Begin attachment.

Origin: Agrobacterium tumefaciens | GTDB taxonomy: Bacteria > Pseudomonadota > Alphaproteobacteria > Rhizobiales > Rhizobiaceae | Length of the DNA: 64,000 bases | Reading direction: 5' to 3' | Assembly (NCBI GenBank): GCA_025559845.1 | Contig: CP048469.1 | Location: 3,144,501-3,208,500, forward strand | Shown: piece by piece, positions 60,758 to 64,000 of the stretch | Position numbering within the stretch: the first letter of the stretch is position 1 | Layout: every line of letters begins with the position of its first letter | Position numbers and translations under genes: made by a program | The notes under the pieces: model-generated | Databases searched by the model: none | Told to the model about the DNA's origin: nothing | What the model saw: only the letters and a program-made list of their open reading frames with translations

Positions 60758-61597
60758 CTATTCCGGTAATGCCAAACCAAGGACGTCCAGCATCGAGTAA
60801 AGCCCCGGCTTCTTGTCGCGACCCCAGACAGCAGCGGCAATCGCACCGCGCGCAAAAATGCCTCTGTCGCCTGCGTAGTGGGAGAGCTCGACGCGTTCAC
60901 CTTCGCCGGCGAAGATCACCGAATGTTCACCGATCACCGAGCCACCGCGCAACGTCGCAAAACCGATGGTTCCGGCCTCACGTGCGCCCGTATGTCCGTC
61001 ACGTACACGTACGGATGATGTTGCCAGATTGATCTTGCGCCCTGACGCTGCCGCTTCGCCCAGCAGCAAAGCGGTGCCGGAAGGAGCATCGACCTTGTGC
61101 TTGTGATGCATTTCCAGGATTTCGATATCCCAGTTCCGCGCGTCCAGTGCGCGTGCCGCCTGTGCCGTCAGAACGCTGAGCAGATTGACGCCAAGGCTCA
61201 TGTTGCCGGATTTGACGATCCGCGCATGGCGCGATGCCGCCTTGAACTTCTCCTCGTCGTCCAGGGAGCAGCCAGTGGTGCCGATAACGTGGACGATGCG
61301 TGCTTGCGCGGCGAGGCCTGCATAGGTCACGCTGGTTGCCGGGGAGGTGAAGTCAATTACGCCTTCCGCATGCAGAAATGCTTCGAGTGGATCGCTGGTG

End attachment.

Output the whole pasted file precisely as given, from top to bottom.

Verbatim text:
Origin: Agrobacterium tumefaciens | GTDB taxonomy: Bacteria > Pseudomonadota > Alphaproteobacteria > Rhizobiales > Rhizobiaceae | Length of the DNA: 64,000 bases | Reading direction: 5' to 3' | Assembly (NCBI GenBank): GCA_025559845.1 | Contig: CP048469.1 | Location: 3,144,501-3,208,500, forward strand | Shown: piece by piece, positions 60,758 to 64,000 of the stretch | Position numbering within the stretch: the first letter of the stretch is position 1 | Layout: every line of letters begins with the position of its first letter | Position numbers and translations under genes: made by a program | The notes under the pieces: model-generated | Databases searched by the model: none | Told to the model about the DNA's origin: nothing | What the model saw: only the letters and a program-made list of their open reading frames with translations

Positions 60758-61597
60758 CTATTCCGGTAATGCCAAACCAAGGACGTCCAGCATCGAGTAA
60801 AGCCCCGGCTTCTTGTCGCGACCCCAGACAGCAGCGGCAATCGCACCGCGCGCAAAAATGCCTCTGTCGCCTGCGTAGTGGGAGAGCTCGACGCGTTCAC
60901 CTTCGCCGGCGAAGATCACCGAATGTTCACCGATCACCGAGCCACCGCGCAACGTCGCAAAACCGATGGTTCCGGCCTCACGTGCGCCCGTATGTCCGTC
61001 ACGTACACGTACGGATGATGTTGCCAGATTGATCTTGCGCCCTGACGCTGCCGCTTCGCCCAGCAGCAAAGCGGTGCCGGAAGGAGCATCGACCTTGTGC
61101 TTGTGATGCATTTCCAGGATTTCGATATCCCAGTTCCGCGCGTCCAGTGCGCGTGCCGCCTGTGCCGTCAGAACGCTGAGCAGATTGACGCCAAGGCTCA
61201 TGTTGCCGGATTTGACGATCCGCGCATGGCGCGATGCCGCCTTGAACTTCTCCTCGTCGTCCAGGGAGCAGCCAGTGGTGCCGATAACGTGGACGATGCG
61301 TGCTTGCGCGGCGAGGCCTGCATAGGTCACGCTGGTTGCCGGGGAGGTGAAGTCAATTACGCCTTCCGCATGCAGAAATGCTTCGAGTGGATCGCTGGTG